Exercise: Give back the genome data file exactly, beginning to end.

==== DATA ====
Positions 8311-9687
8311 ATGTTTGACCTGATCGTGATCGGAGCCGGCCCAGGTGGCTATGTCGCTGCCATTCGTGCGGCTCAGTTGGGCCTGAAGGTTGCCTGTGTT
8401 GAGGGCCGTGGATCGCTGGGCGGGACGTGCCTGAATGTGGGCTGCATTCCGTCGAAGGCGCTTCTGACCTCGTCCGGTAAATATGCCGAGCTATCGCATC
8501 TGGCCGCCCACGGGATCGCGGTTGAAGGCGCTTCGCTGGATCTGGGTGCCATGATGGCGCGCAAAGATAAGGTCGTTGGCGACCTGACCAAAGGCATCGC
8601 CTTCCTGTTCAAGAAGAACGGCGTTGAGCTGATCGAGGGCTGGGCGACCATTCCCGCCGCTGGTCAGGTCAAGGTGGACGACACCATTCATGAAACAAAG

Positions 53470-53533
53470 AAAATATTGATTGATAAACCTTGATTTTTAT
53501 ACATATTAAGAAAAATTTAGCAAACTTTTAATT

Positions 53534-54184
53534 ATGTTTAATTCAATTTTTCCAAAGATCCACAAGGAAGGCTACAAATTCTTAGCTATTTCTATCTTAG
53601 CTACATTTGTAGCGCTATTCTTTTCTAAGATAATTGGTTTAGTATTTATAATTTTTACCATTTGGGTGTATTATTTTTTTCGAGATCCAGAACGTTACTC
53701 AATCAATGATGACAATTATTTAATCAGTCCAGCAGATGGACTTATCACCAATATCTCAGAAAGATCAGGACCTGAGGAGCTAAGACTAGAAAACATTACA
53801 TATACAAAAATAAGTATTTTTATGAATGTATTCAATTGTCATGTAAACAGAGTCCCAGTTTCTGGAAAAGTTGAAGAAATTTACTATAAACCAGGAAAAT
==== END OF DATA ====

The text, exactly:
Positions 8311-9687
8311 ATGTTTGACCTGATCGTGATCGGAGCCGGCCCAGGTGGCTATGTCGCTGCCATTCGTGCGGCTCAGTTGGGCCTGAAGGTTGCCTGTGTT
8401 GAGGGCCGTGGATCGCTGGGCGGGACGTGCCTGAATGTGGGCTGCATTCCGTCGAAGGCGCTTCTGACCTCGTCCGGTAAATATGCCGAGCTATCGCATC
8501 TGGCCGCCCACGGGATCGCGGTTGAAGGCGCTTCGCTGGATCTGGGTGCCATGATGGCGCGCAAAGATAAGGTCGTTGGCGACCTGACCAAAGGCATCGC
8601 CTTCCTGTTCAAGAAGAACGGCGTTGAGCTGATCGAGGGCTGGGCGACCATTCCCGCCGCTGGTCAGGTCAAGGTGGACGACACCATTCATGAAACAAAG

Positions 53470-53533
53470 AAAATATTGATTGATAAACCTTGATTTTTAT
53501 ACATATTAAGAAAAATTTAGCAAACTTTTAATT

Positions 53534-54184
53534 ATGTTTAATTCAATTTTTCCAAAGATCCACAAGGAAGGCTACAAATTCTTAGCTATTTCTATCTTAG
53601 CTACATTTGTAGCGCTATTCTTTTCTAAGATAATTGGTTTAGTATTTATAATTTTTACCATTTGGGTGTATTATTTTTTTCGAGATCCAGAACGTTACTC
53701 AATCAATGATGACAATTATTTAATCAGTCCAGCAGATGGACTTATCACCAATATCTCAGAAAGATCAGGACCTGAGGAGCTAAGACTAGAAAACATTACA
53801 TATACAAAAATAAGTATTTTTATGAATGTATTCAATTGTCATGTAAACAGAGTCCCAGTTTCTGGAAAAGTTGAAGAAATTTACTATAAACCAGGAAAAT